Happy Hanukkah! In this episode we sit down with Beth’s longtime friend and colleague Susan Raffo to talk about Healing Justice. We talk about its history, how the concept itself is rooted in the ancient wisdom of cultures around the world, and how it’s just recently begun to gain greater visibility in the broader Social Justice movement in the United States, thanks largely to the work of Queer Black women in the South combating the lasting effects of the legacy of slavery.
We talk about how healing has traditionally been understood in Western and American society and offer some alternatives to the parts of this understanding that continue to contribute to the very things we aspire to heal – both on an individual level and collectively. We also discuss a few ways that practitioners of all kinds can integrate Healing Justice concepts into their work and how anyone can implement it in their daily lives.
We also talk briefly about Beth’s upcoming Facilitating Cultural Change workshop and her all new website!
Roll up your sleeves and join us for a deep-dive discussion of a heavy topic that might actually be a lot simpler on some levels than it seems to be, and that in a lot of ways couldn’t be more timely.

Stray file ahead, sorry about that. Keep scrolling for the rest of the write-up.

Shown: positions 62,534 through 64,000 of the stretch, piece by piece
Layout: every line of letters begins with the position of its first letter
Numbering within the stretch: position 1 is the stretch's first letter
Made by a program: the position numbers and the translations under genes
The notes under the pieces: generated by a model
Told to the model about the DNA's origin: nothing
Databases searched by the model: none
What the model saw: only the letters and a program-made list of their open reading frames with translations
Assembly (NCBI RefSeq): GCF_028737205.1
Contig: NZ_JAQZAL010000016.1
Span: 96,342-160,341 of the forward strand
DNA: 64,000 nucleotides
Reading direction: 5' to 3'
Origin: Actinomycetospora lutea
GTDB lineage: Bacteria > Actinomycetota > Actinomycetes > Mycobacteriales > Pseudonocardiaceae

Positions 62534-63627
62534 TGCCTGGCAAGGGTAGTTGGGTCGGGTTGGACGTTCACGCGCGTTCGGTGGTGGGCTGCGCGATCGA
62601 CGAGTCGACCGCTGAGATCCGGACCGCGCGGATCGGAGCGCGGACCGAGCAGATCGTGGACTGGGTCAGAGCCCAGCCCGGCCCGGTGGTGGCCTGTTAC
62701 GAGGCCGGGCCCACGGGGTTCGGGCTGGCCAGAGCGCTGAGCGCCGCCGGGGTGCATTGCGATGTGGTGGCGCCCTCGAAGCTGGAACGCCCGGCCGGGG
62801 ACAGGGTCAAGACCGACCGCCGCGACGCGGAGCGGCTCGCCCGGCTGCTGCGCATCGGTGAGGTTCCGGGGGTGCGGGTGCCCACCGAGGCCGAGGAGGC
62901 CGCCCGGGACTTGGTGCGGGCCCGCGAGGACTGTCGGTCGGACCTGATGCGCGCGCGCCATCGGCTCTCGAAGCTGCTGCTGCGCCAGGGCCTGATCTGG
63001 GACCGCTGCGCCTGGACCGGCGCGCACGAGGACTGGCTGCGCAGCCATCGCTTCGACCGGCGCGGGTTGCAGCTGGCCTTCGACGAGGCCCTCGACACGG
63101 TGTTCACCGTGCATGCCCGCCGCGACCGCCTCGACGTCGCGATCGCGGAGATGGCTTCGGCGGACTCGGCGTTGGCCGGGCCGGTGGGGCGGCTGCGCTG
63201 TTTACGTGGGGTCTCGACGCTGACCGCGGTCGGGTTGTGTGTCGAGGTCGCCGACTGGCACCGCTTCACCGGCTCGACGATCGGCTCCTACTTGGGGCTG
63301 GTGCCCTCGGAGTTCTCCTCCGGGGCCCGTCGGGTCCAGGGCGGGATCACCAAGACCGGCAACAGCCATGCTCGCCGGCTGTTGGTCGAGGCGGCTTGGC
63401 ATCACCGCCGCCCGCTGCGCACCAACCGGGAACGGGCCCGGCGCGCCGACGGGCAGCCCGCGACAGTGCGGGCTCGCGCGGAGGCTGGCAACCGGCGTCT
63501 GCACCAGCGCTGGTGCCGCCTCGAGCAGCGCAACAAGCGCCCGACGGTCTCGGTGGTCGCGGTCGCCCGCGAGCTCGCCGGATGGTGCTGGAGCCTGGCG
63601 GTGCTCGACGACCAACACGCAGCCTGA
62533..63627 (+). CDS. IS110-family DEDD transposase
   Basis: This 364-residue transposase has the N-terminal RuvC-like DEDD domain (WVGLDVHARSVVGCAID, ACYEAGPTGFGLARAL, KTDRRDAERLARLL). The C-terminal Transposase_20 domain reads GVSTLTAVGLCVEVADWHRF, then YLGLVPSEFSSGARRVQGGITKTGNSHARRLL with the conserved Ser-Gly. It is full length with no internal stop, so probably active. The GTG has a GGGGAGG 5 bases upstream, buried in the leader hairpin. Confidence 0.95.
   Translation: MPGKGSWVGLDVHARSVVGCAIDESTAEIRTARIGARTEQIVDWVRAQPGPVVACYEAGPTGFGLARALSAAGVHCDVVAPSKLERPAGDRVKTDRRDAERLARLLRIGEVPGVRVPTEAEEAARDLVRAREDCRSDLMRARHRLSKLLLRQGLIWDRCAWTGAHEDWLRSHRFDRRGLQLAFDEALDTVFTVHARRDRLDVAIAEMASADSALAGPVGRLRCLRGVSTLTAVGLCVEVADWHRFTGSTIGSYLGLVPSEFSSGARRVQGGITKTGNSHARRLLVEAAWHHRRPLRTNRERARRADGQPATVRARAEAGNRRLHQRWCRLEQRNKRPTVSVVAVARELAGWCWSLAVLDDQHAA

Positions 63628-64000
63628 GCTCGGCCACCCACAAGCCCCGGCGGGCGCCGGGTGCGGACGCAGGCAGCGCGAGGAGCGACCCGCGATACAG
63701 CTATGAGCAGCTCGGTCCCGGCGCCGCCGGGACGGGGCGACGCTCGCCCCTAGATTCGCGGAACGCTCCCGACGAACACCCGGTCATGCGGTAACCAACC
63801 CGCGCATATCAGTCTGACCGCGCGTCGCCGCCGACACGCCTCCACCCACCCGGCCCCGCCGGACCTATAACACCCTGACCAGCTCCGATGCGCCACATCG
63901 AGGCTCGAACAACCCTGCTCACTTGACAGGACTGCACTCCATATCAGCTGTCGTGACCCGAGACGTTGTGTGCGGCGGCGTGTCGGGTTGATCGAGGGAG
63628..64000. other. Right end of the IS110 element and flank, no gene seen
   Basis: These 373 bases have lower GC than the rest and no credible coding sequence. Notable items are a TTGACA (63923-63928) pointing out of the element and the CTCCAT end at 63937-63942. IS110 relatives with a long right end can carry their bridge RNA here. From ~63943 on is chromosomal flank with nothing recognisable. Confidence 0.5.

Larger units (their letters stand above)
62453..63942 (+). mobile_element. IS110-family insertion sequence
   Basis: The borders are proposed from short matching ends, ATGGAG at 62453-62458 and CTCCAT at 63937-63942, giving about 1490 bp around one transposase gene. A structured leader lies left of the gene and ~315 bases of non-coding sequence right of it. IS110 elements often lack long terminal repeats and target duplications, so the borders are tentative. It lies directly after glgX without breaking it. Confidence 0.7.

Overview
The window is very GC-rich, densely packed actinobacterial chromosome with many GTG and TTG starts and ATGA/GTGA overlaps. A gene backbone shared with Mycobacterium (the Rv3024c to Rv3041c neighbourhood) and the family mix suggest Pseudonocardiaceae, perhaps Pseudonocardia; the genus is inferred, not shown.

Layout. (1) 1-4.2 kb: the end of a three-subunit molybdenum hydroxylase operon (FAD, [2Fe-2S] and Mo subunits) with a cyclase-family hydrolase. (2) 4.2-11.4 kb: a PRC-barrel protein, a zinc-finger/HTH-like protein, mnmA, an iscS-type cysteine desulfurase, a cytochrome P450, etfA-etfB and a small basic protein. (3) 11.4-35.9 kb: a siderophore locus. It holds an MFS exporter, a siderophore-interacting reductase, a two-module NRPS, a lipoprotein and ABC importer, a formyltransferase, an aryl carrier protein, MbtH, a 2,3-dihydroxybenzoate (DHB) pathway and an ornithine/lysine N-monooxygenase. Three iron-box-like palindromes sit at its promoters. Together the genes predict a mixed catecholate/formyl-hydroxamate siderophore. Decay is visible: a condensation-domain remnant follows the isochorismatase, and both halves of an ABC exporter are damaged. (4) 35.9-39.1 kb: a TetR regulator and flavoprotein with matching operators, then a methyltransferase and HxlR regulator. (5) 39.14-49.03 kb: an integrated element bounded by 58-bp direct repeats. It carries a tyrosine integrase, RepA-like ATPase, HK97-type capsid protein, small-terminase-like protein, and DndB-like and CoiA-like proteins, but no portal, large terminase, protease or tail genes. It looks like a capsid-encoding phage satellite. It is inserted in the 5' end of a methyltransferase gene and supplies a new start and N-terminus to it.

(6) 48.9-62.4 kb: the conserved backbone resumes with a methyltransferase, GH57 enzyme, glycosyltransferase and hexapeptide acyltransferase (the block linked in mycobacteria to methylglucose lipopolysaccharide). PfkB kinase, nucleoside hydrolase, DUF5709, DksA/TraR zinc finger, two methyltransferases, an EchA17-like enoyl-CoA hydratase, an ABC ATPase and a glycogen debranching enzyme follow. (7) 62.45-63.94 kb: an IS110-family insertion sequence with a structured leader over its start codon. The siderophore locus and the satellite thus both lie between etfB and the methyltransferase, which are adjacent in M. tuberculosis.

In this episode, we talk about the state of our democracy, our world, the challenges our communities are facing from inside and out, and what we as individuals feeling lost in the middle of it all… can do about it. We also talk about how the lessons and traditions from the Jewish High Holidays (and really, most religious traditions) can help us find peace, community, forgiveness, our way back to those we’ve alienated and a calling to be our best selves. We talk about how even with the best intentions, we can often “miss our mark” – as individuals and as a community – and how that’s okay.
We talk about how putting each other through ideological perfection tests is always a losing battle, as everyone of us, at some point, will fail. We also talk about how as bad as things might feel right now, and as much as it might look on cable news like our movements might be starting to fracture from within… things might not actually be as bad as they seem – and it might actually be nothing new.